This is the 2023 Toyota Supra and yes, I have tested this car before but NOT with a manual transmission which apparently caused many complaints to Toyota’s PR desk and amazingly Toyota listened. Of course, the fact that the new Nissan 400Z has a manual transmission could also have factored into the decision. All we care about is that we are very grateful it’s here.


When I first saw the Supra in photos I wasn’t too impressed but in person, it works and it’s leaps and bounds cooler looking than its BMW Z4 twin, which by the way doesn’t get a stick shift option.

The best view is from the back and the top, firstly with its double-bubble roof, which must be expensive to make, and then the ducktail rear spoiler, the Supra lettering, and the large tailpipes. Altogether it has a very cohesive look. I least like the front for one very good reason, those fake vents on either side. Surely it wouldn’t have cost much more to make them real.

What’s New?

Toyota squeezed in an existing ZF six-speed manual transmission for the Supra, removed some sound-deadening, and fitted a larger reinforced clutch. This has served to lighten it by 40 lbs versus its automatic 3.0-liter sibling. Manual cars receive a shorter final-drive ratio, however, the manual’s individual gear ratios and overall gearing are taller than the automatic.

Toyota has re-tuned the manual car’s traction-control system, adjusted the stability control on all 3.0 models, and added a new Hairpin+ function which eases back the electronically controlled limited-slip differential in very tight bends. The steering has been updated as well for six-cylinder models together with retuned adaptive dampers to improve ride comfort and provide better all round body control.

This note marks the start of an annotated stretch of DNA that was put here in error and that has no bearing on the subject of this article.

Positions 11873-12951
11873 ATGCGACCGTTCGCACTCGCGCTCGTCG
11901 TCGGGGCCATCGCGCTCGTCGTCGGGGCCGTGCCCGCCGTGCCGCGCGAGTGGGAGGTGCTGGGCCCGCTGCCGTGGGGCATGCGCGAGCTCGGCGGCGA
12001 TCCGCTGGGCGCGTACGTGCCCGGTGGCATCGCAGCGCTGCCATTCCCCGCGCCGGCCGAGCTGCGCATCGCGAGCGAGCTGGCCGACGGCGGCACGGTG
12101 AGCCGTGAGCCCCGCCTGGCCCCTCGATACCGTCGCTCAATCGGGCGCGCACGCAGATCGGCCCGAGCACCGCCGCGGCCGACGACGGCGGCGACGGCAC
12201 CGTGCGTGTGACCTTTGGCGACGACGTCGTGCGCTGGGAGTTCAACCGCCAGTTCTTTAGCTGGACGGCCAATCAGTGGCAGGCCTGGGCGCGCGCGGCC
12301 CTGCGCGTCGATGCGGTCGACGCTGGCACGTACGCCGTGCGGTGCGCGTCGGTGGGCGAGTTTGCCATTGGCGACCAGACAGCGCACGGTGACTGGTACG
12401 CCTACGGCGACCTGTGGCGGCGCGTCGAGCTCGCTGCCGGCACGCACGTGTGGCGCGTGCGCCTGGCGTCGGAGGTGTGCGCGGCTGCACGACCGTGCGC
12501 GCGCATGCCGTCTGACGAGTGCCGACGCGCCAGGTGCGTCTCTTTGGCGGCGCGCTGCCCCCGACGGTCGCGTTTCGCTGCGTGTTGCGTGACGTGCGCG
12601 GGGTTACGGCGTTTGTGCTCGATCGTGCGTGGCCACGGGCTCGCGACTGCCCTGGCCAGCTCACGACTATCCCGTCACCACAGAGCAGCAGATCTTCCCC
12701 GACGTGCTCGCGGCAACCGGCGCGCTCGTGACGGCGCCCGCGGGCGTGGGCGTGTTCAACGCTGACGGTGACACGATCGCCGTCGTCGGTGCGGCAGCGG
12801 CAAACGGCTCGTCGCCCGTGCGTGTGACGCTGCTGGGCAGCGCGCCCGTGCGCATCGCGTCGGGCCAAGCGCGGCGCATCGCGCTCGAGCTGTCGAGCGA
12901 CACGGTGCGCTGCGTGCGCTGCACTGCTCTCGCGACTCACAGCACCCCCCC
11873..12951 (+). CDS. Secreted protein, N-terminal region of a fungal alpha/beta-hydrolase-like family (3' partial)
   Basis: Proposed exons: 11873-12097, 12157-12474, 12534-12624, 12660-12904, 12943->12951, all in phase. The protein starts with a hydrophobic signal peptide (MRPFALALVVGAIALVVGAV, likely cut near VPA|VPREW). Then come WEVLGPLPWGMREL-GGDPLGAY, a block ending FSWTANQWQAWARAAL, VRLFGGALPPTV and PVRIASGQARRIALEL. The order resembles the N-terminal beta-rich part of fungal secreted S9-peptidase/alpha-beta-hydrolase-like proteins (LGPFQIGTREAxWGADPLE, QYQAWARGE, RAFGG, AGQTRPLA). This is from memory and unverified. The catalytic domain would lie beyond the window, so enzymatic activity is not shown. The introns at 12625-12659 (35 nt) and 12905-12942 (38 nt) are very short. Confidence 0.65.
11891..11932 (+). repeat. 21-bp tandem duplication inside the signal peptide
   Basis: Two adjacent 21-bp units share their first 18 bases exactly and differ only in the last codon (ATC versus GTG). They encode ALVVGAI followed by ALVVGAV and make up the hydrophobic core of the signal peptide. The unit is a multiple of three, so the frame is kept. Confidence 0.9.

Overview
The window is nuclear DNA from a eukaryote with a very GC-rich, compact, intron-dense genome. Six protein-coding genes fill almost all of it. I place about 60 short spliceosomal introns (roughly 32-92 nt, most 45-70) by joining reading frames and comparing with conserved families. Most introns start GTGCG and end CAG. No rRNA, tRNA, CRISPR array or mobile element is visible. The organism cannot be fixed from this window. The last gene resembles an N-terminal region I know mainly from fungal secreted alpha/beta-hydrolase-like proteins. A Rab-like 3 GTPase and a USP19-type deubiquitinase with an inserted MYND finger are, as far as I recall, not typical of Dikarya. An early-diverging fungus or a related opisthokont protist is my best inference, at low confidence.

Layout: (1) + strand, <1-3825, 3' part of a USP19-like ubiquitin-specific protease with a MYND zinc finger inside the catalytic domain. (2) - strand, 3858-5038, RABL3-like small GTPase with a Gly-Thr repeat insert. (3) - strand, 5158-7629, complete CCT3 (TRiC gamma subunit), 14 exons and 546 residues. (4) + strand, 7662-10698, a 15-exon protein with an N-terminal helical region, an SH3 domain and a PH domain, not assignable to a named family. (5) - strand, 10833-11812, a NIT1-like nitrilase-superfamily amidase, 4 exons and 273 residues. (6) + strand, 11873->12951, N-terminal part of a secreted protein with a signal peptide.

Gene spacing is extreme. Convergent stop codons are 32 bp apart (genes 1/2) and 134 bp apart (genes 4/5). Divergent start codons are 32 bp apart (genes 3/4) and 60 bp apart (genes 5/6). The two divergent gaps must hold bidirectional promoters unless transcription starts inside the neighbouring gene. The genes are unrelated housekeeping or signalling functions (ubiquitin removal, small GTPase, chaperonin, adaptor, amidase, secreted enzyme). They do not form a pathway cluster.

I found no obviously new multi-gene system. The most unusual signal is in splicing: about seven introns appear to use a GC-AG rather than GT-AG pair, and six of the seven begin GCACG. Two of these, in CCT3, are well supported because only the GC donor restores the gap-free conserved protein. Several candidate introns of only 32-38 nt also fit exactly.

The brakes remain the same, at the front it has 13.7-inch vented rotors and 13.6-inch vented rotors at the rear and it wears some new for 2023, 19-inch alloy wheels with Michelin Pilot Super Sport 255/35 at the front and 275/35s at the back.

Under the hood

The engine in the 2023 Toyota Supra is the same 3.0 straight six from BMW which in this car produces 382 horsepower and 365 lb-ft of torque. 0-60 with a good launch takes around 4.2 seconds, a little slower than the automatic but far more fun.

You do, however, take a hit on fuel economy with an EPA combined estimate of 21 mpg 5 mpg less than the automatic 3.0 model.


The manual is available as a no-cost option on the 3.0 and 3.0 Premium models, but you can’t get it on the base turbo 2.0-liter four which is a shame, never say never though we might get one eventually.

Pricing for this Premium model starts at $55,650 and there are a couple of options checked, this Stratosphere Blue paint for $425 and the Driver Assist Package for $1,195. That takes the total price including destination to $58,365


The shift is pretty good if a little notchy and the first to second gear change requires a little finesse but once you get used to it you’re off to the races. The clutch is perfectly weighted and it’s easy to heel-and-toe but if you’re feeling lazy as I was, simply leave the rev-match on and let the car do that work.

Clearly, the manual’s going to be slower off the line and less frugal on the motorway with only six ratios instead of eight, but that doesn’t matter because now it has the soul it was missing.

Now the Supra feels like a proper sports car as you mash the throttle between bends, it’s super nimble in the corners but apply too much power mid-corner, and the tail will kick out only to be reeled in by the traction control. I wouldn’t recommend turning it off on regular roads.